In the last 10 years more studies and literature reviews have emerged that examine the role of alpha hydroxy acids in over-the-counter adult acne products. Alpha hydroxy acids are in wide use in acne treatments, but are far less commonly used in over-the-counter-products than benzoyl peroxide. Although alpha hydroxy acids and benzoyl peroxide are considered effective against most forms of acne, however unlike benzoyl peroxide, alpha hydroxy acids exhibit properties that benefit older skin.
Benzoyl Peroxide is a topical agent against acne-causing bacteria within the oil producing skin pores, or the sebaceous glands (follicles). It is considered safe and relatively effective but to many users it is irritating to the skin. Skin dryness, peeling, stinging or burning are common effects. The skin can become sensitized with frequent use worsening these side effects (Morelli, et al, 1989) . These side effects are particularly troubling for adult women, because these factors can accelerate skin aging.
Alpha hydroxy acids work differently than benzoyl peroxide. Alpha hydroxy acids are not bactericidal but instead tend to reduce the skin conditions that promote bacterial growth. That is, by promoting healthy skin conditions, alpha hydroxy acids make it more difficult for bacteria to grow and create the inflammation that causes acne. They are far less irritating, and tend to enhance the cosmetic appearance of the skin.
Specifically alpha hydroxy acids decrease acne, or adult acne, by two important mechanisms. One of the primary symptoms of acne is hyperkeratinization, or excess production of partially detached cellular tissue, particularly in the follicles or pores. Alpha hydroxy acids not only moderate this hyperkeratinization but also exfoliate this tissue (Van Scott, Yu, 2004). Alpha hydroxy acids thin out, or rather micro-decrease this outer layer of the skin, the stratum corneum, causing stiff, dry skin cells to shed faster and more normally. This exfoliation inhibits the growth of acne-causing bacteria because in part there is less fissured, less partially attached dead tissue to trap oils and harbor bacteria. Newer, more supple actively growing skin is closer to the surface, which in turn increases the flow of blood and oxygen to the outer layers of the skin. The skin is consequently softer and less dry. This exfoliation also levels out tiny creases in the skin which can distort newly emerging tissue into visible fine lines and wrinkles.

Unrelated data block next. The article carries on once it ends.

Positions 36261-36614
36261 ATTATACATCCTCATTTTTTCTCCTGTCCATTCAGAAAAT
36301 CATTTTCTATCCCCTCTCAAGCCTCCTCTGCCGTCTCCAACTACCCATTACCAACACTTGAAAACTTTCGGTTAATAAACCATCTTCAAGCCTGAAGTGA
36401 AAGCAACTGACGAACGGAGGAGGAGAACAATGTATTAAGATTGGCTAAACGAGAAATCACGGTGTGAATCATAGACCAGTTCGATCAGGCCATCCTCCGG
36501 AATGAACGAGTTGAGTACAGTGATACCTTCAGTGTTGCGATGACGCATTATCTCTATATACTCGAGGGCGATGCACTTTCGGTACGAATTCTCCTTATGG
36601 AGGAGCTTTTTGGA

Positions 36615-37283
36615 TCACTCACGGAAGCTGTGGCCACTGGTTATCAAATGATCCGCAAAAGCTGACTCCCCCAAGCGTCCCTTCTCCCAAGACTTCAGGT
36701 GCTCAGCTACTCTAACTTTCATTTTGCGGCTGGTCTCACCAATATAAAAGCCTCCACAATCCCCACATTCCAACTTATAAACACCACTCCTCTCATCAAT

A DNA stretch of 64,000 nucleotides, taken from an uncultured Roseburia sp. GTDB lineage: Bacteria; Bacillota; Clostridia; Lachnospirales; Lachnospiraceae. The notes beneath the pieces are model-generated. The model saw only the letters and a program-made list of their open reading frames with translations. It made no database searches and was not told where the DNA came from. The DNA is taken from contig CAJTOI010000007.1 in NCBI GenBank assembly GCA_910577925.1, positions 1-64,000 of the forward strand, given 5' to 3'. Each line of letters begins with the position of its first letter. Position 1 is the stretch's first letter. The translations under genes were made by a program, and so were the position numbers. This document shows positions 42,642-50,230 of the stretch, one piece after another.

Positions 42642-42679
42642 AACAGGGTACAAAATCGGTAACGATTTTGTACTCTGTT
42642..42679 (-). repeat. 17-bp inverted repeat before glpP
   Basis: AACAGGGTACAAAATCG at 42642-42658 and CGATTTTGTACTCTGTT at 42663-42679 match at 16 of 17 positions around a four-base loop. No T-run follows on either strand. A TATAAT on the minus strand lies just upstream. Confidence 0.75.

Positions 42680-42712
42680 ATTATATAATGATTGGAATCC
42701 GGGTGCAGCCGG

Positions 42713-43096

Secondly, alpha hydroxy acids stimulate the biosynthesis of collagen and hyaluronic acid (Bernstein et al, 2001). Hyaluronic plays a role in dispersing basal layer melanin, the pigmentation that results in age spots. Collagen underpins skin structure. For the adult acne sufferer this means that use of alpha hydroxy acids can lessen the skin discoloration and the scarring resulting from acne, and firm skin. In other words, anti-acne alpha hydroxy acids fade age spots , enhance skin firmness, and improve overall color and tone.
Alpha hydroxy acids are also humectants, and improve the ability of the skin to absorb moisture (Kneedler et al, 1998). One survey conducted by the National Health and Wellness Club documented that the most significant finding about the use of the alpha hydroxy acid adult acne product, Alpha Clear Acne Treatment was that an improvement in acne was dependent on an increase in skin moisturization.
Research, thus, has documented that the same physiological factors that make alpha hydroxy acids an effective adult acne treatment, are the same mechanisms that make alpha hydroxy acids a desirable skin treatment for aging skin. Because alpha hydroxy acids improve aging skin, they are more likely to used regularly as an adult acne treatment than benzoyl peroxide and this may be an important factor in the effectiveness of alpha hydroxy acids as an adult acne care product.
The development of alpha hydroxy acids as an anti-aging acne treatment offers great potential to provide adult women with more appropriate over-the-counter therapies for adult acne. Combination therapies are being studied, for example alpha hydroxy acids, used in conjunction with Benzoyl peroxide may be useful in alleviating the irritation common with Benzoyl Peroxide (Berson, et al, 1995). As research continues more alternatives will become available that are more appropriate for adult acne.
Morelli R. Lanzarini M. Vincenzi C, et al: Contact dermatitis due to benzoyl peroxide. Contact Dermatitis 20:238-239, 1989
Bernstein EF, Lee J, Brown DB, Yu R, Van Scott E: Glycolic Acid Treatment Increases Type I Collagen mRNA and Hyaluronic Acid Content of Human Skin. Dermatol Surg; 27:429-433, 2001
Van Scott EJ, YU RJ: Alpha-hydroxyacids and Carboxylic acids. Journal of Cosmetic Dermatology, 3, 76-87, 2004
Kneedler JA, Sky SS, Sexton LR: Understanding Alpha Hydroxy Acids. Dermatology Nursing, Vol 10(4), 247-262, 1998
Alpha Clear Adult Acne Treatment, An independent survey by the National Health and Wellness Club, (National Health and Wellness Alpha Clear Acne Treatment Survey), Nov 2000
Berson DS, Shalita AR:The treatment of acne: The role of combination therapies, J. Am Acad Dermatol 32: S31-S41, 1995
Originally published by Niora Naturals